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|Title:||Cryptic genetic diversity in " widespread" Southeast Asian bird species suggests that Philippine avian endemism is gravely underestimated|
|Authors:||Lohman, D.J. |
|Citation:||Lohman, D.J., Ingram, K.K., Prawiradilaga, D.M., Winker, K., Sheldon, F.H., Moyle, R.G., Ng, P.K.L., Ong, P.S., Wang, L.K., Braile, T.M., Astuti, D., Meier, R. (2010-08). Cryptic genetic diversity in " widespread" Southeast Asian bird species suggests that Philippine avian endemism is gravely underestimated. Biological Conservation 143 (8) : 1885-1890. ScholarBank@NUS Repository. https://doi.org/10.1016/j.biocon.2010.04.042|
|Abstract:||Mistakenly classifying morphologically cryptic endemic species as populations of widespread species potentially interferes with the conservation of biodiversity because undetected endemics that are imperilled may lack appropriate protection. It also impedes the reconstruction of the evolutionary history of a taxon by obscuring the number and distributional limits of species. Here, we present genetic and phylogenetic evidence corroborated by morphology that Philippine populations of seven widespread, non-migratory passerine birds might represent unrecognized, distinct species. An extrapolation based on this finding suggests that the proportion of endemic bird species in the Philippines could be much higher than currently estimated. This high degree of cryptic diversity in a well-studied, volant taxon implies that large numbers of unrecognized species can be expected in less thoroughly studied groups. We predict that genetic investigations of insular populations of widespread species will frequently reveal unrecognized island endemics, and because of the vulnerability of island habitats and their biota, these taxa may be particularly susceptible to extinction. © 2010 Elsevier Ltd.|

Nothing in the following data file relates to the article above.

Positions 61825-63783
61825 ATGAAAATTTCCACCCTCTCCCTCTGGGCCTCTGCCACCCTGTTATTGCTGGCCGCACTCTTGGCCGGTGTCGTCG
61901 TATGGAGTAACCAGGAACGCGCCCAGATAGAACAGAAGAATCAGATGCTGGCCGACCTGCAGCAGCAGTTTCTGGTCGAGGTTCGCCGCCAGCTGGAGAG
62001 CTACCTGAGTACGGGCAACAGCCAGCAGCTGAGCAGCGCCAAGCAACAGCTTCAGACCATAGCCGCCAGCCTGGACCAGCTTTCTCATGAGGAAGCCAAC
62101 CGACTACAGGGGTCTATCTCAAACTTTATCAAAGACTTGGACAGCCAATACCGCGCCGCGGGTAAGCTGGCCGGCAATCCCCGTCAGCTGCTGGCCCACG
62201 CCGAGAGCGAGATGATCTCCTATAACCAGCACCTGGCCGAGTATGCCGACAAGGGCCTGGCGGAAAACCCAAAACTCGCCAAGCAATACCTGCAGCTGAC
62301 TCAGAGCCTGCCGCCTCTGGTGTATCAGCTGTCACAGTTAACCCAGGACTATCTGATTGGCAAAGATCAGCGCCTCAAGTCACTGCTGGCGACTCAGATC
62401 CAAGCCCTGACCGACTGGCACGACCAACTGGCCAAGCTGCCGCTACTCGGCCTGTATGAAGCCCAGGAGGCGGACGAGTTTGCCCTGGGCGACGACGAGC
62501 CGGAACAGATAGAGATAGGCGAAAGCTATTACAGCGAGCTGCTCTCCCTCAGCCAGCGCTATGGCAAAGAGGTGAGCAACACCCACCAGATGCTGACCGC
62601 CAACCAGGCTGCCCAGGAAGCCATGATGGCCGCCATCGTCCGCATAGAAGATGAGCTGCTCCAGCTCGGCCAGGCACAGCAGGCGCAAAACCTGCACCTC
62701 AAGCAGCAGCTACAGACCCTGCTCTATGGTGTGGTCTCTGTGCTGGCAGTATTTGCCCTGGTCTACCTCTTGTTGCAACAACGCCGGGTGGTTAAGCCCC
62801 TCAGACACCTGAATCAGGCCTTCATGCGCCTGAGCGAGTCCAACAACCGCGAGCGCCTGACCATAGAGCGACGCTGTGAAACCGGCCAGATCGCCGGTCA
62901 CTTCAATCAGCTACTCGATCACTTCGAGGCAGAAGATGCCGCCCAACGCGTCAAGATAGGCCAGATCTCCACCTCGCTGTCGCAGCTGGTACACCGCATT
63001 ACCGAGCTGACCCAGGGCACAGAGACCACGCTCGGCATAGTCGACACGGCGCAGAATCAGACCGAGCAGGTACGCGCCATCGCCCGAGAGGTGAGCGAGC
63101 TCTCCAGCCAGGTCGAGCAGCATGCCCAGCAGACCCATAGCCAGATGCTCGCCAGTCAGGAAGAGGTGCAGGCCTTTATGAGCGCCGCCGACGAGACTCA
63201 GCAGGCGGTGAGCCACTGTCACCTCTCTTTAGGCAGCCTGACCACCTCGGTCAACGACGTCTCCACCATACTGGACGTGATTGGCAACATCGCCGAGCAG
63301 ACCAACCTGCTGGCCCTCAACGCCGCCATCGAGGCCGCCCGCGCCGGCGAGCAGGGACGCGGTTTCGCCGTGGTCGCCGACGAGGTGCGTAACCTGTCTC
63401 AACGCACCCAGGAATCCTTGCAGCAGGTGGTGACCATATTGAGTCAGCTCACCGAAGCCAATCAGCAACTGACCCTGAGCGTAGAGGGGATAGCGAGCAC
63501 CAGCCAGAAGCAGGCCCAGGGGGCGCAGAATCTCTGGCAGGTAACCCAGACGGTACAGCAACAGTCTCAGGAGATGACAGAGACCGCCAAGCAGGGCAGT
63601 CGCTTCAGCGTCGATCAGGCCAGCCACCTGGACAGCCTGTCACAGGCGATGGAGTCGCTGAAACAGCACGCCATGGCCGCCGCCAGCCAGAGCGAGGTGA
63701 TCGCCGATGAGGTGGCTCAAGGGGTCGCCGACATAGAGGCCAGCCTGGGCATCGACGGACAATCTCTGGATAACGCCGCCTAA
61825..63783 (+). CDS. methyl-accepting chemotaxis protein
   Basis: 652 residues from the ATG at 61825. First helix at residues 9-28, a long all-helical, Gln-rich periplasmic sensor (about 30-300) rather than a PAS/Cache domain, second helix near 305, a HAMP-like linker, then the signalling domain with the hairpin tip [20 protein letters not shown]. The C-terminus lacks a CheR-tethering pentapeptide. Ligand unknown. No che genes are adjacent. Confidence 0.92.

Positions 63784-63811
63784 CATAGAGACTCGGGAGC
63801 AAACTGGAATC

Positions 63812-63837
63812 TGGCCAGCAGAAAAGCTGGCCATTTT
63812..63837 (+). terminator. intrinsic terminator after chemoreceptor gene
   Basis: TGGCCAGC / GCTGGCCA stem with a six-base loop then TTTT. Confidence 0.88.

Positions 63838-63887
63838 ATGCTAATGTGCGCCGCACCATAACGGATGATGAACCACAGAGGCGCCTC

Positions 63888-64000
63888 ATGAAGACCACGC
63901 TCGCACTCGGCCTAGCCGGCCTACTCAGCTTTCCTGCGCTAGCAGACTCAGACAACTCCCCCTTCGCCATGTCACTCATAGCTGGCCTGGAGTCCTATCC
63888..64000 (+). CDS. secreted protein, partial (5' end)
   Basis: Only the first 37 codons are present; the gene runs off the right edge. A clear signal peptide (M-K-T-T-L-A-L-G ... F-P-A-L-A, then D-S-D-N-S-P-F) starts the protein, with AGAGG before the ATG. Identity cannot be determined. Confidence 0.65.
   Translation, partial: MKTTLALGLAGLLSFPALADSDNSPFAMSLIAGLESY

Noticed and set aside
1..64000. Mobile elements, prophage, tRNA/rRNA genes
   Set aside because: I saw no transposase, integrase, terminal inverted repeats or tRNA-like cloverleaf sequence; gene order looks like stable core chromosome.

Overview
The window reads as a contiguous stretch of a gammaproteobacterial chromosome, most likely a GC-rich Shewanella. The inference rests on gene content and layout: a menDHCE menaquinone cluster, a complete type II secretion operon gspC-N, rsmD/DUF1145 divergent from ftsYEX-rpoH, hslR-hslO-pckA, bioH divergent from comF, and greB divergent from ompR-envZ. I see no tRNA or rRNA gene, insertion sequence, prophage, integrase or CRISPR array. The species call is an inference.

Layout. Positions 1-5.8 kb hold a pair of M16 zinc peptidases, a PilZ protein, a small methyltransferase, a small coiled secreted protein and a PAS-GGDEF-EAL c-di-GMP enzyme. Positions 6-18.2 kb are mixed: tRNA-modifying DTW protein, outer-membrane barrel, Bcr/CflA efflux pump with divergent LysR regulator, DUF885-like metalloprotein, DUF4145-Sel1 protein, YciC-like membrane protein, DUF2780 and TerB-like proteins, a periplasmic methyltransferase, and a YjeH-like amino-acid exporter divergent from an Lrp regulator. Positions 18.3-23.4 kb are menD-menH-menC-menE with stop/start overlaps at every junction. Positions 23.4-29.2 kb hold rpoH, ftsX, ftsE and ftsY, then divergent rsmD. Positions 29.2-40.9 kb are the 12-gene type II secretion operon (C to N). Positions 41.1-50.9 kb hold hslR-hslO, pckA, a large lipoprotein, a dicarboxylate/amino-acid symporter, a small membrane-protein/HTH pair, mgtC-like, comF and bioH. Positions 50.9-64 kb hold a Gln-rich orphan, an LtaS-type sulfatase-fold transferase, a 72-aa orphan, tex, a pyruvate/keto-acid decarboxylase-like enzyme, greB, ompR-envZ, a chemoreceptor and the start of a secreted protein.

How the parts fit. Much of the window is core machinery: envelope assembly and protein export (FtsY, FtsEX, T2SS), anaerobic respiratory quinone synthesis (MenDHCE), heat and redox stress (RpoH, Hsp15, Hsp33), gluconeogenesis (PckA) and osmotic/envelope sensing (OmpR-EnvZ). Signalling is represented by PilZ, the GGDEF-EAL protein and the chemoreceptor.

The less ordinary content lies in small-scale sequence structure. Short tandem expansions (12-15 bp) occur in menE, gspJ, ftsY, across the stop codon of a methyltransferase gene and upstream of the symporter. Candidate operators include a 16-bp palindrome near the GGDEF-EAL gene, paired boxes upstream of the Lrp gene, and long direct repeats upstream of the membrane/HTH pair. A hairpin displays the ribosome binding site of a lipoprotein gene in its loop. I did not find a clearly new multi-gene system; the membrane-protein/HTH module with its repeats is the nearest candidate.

|Source Title:||Biological Conservation|
|Appears in Collections:||Staff Publications|
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